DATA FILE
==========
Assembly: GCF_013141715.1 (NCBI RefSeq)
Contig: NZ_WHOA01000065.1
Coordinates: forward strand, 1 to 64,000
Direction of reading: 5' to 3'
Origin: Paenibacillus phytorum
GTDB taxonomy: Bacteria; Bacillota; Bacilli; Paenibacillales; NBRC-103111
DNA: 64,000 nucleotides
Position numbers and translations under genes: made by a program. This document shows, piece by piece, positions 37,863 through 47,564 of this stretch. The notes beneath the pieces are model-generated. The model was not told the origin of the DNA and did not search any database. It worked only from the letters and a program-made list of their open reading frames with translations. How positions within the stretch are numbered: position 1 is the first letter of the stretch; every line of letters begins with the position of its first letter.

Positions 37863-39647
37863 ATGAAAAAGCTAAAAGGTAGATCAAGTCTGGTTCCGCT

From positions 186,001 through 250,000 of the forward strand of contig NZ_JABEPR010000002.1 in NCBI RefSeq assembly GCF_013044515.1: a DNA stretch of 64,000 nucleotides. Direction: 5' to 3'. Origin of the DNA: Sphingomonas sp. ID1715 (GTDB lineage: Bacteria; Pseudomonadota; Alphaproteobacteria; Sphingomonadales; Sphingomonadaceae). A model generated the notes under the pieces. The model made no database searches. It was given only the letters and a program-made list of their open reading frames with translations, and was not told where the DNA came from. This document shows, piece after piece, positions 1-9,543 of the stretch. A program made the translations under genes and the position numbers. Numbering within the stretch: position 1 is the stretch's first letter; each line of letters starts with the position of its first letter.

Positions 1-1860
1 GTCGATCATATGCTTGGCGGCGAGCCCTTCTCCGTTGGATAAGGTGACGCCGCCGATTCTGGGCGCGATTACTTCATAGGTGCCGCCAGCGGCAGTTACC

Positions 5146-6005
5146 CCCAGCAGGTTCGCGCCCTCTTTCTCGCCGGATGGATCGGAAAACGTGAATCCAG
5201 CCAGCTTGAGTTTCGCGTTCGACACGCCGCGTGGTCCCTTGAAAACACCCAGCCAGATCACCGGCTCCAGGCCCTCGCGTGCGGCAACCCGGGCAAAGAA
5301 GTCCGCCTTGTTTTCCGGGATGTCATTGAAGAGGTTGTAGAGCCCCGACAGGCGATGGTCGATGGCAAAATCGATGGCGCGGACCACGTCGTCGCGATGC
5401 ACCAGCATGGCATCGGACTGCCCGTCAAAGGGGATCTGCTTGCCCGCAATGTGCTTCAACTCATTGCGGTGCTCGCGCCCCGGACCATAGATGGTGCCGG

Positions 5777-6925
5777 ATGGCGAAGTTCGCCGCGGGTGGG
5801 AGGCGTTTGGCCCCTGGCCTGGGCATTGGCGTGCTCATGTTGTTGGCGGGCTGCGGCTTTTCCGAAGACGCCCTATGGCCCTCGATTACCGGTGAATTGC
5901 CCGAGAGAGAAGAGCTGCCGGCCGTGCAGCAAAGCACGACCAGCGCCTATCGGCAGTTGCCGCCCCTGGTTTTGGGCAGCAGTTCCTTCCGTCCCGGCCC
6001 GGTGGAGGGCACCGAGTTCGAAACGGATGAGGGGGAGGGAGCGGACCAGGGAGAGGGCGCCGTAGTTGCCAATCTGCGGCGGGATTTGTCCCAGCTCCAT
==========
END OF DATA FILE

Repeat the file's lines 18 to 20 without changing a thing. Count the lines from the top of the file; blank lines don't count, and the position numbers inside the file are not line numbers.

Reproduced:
5401 ACCAGCATGGCATCGGACTGCCCGTCAAAGGGGATCTGCTTGCCCGCAATGTGCTTCAACTCATTGCGGTGCTCGCGCCCCGGACCATAGATGGTGCCGG

Positions 5777-6925
5777 ATGGCGAAGTTCGCCGCGGGTGGG